HI-1: Gov. David Ige (D) has followed the normal course of action regarding filling the congressional vacancy caused by freshman Rep. Mark Takai’s (D-Aiea) death. The Governor announced that the special election to fill the balance of the current term will run concurrently with the general election. This means the winner on November 8, almost assuredly former Rep. Colleen Hanabusa (D-Honolulu), will immediately assume the office.

NJ-5: On the heels of a previous internal poll that found Democratic challenger Josh Gottheimer only two points behind Rep. Scott Garrett (R-Wantage/Bergen County), a new television ad blitz has been unleashed featuring an attack on the Congressman as a “Tea Party extremist.” This will be one of the most expensive races in the country, with both sides already approaching, if not exceeding, the $3 million mark in campaign assets.

WI-8: The first post-primary poll from the open Green Bay/Appleton seat is now in the public domain. Public Opinion Strategies (8/22; 400 WI-8 likely general election voters) finds foreign policy analyst Mike Gallagher (R) leading Outagamie County Executive Tom Nelson (D) by a whopping 52-36% margin. The open 8th is a Republican district that has been known to elect Democratic Representatives from time to time. Three-term Rep. Reid Ribble (R-Sherwood) is retiring.


Missouri: Monmouth University, in their aforementioned poll of the Missouri electorate (see MO-Senate above), finds Democratic Attorney General Chris Koster opening up a substantial lead over former Navy SEAL Eric Greitens (R). According to the small-sample Monmouth data (401 MO likely voters), Mr. Koster commands a 51-40% advantage. Gov. Jay Nixon (D) is ineligible to seek a third term.

New Hampshire: Approaching the September 13 primary, financial reports were publicly released this week. The top fundraiser is Manchester Mayor Ted Gatsas (R), who obtained $1.04 million for the campaign and has $551,000 cash-on-hand. His chief Republican opponent, Executive Councilor Chris Sununu, son of former Governor and White House Chief of Staff John Sununu (R), raised a disappointing $646,000 and has only $224,000 remaining in his campaign coffers. State Rep. Frank Edelblut (R) possesses the most money, bringing in $830,000 with $587,000 remaining, but $750,000 of that amount was self-contributed. For the Democrats, investment firm owner Mark Connolly is tops with $556,000 raised and $306,000 remaining. Portsmouth Mayor Steve Marchand only managed $102,000 in receipts and is in a deficit situation of $5,000.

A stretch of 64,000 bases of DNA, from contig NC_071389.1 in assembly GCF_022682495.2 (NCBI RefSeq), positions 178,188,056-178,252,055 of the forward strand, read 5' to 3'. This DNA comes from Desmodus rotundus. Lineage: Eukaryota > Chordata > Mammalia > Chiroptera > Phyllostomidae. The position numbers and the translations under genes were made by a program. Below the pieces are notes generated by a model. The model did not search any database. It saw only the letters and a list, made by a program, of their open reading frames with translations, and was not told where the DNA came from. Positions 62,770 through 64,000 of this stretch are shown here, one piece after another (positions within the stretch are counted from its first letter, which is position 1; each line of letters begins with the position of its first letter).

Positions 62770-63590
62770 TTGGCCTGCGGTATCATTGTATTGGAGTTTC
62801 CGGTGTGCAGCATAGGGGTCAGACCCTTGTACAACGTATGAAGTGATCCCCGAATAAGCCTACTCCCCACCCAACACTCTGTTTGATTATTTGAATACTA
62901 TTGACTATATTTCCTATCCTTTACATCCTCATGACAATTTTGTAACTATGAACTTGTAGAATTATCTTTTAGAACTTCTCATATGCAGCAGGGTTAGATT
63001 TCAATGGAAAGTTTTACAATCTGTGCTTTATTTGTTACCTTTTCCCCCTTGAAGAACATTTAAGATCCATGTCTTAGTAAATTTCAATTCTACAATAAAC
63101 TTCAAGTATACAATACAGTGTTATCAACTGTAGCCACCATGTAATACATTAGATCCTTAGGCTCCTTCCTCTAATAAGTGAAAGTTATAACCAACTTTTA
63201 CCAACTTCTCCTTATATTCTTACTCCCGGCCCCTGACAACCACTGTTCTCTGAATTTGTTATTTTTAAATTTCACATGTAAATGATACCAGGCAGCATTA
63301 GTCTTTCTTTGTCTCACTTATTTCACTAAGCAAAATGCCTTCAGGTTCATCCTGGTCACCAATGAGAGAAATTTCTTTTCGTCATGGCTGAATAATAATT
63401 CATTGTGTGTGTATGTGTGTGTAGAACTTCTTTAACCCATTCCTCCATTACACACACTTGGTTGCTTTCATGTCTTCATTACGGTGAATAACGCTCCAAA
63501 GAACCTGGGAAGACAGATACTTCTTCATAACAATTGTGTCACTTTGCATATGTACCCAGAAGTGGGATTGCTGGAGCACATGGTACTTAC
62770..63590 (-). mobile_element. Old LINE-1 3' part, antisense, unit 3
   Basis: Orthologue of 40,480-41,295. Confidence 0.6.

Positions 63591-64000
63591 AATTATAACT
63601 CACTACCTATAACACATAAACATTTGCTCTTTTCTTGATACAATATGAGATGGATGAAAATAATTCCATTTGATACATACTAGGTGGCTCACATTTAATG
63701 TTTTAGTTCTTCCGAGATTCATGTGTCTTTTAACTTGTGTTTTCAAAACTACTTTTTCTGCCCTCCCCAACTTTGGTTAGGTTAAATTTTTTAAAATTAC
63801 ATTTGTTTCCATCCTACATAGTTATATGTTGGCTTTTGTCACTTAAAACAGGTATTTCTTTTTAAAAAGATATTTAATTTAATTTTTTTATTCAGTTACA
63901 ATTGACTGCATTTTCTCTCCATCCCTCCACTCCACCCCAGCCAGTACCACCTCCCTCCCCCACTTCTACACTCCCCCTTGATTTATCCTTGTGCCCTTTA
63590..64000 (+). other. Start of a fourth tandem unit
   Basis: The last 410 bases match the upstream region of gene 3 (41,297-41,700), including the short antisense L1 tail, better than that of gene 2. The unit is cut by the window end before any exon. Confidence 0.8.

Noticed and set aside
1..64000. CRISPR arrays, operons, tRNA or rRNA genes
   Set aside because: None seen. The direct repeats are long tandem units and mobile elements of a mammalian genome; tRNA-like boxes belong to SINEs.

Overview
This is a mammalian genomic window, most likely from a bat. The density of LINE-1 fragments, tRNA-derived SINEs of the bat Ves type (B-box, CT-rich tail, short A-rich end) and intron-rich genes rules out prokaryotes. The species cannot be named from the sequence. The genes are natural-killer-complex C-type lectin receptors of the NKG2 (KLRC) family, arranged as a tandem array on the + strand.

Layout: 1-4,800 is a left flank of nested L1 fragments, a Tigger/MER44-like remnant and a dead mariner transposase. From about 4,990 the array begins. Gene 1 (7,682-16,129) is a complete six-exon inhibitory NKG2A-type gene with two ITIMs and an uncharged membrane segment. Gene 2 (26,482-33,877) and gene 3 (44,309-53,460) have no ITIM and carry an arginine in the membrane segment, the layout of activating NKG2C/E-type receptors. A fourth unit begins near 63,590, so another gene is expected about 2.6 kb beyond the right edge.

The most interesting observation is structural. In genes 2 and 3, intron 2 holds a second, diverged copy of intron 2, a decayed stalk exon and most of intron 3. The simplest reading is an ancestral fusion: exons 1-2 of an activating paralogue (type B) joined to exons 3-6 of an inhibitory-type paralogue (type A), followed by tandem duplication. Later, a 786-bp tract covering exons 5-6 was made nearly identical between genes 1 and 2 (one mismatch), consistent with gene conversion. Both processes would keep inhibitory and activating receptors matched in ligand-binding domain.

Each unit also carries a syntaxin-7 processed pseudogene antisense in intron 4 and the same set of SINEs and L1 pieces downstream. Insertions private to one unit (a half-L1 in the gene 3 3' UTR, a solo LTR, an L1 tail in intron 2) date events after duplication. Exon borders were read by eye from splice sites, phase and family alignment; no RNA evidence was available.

The last published gubernatorial poll, from Inside Sources/NH Journal that dates back to mid-July (1,116 registered voters; 619 Republican primary voters; 444 Democratic primary voters) finds Mr. Sununu leading the Republican side 27-20% over Mayor Gatsas. All other candidates registered only single digits. No Democrat even reached 14% preference in their primary poll.

North Carolina: Two late polls produced similarly bad news for Republican Gov. Pat McCrory. The CNN/ORC survey (8/18-23; 803 NC likely general election voters) finds Attorney General Roy Cooper (D) holding a 52-46% advantage over the incumbent first-term Governor. Monmouth University, in the field during the same period but with a much smaller polling sample (8/20-23; 401 NC likely general election voters) detects a similar 52-43% Cooper margin.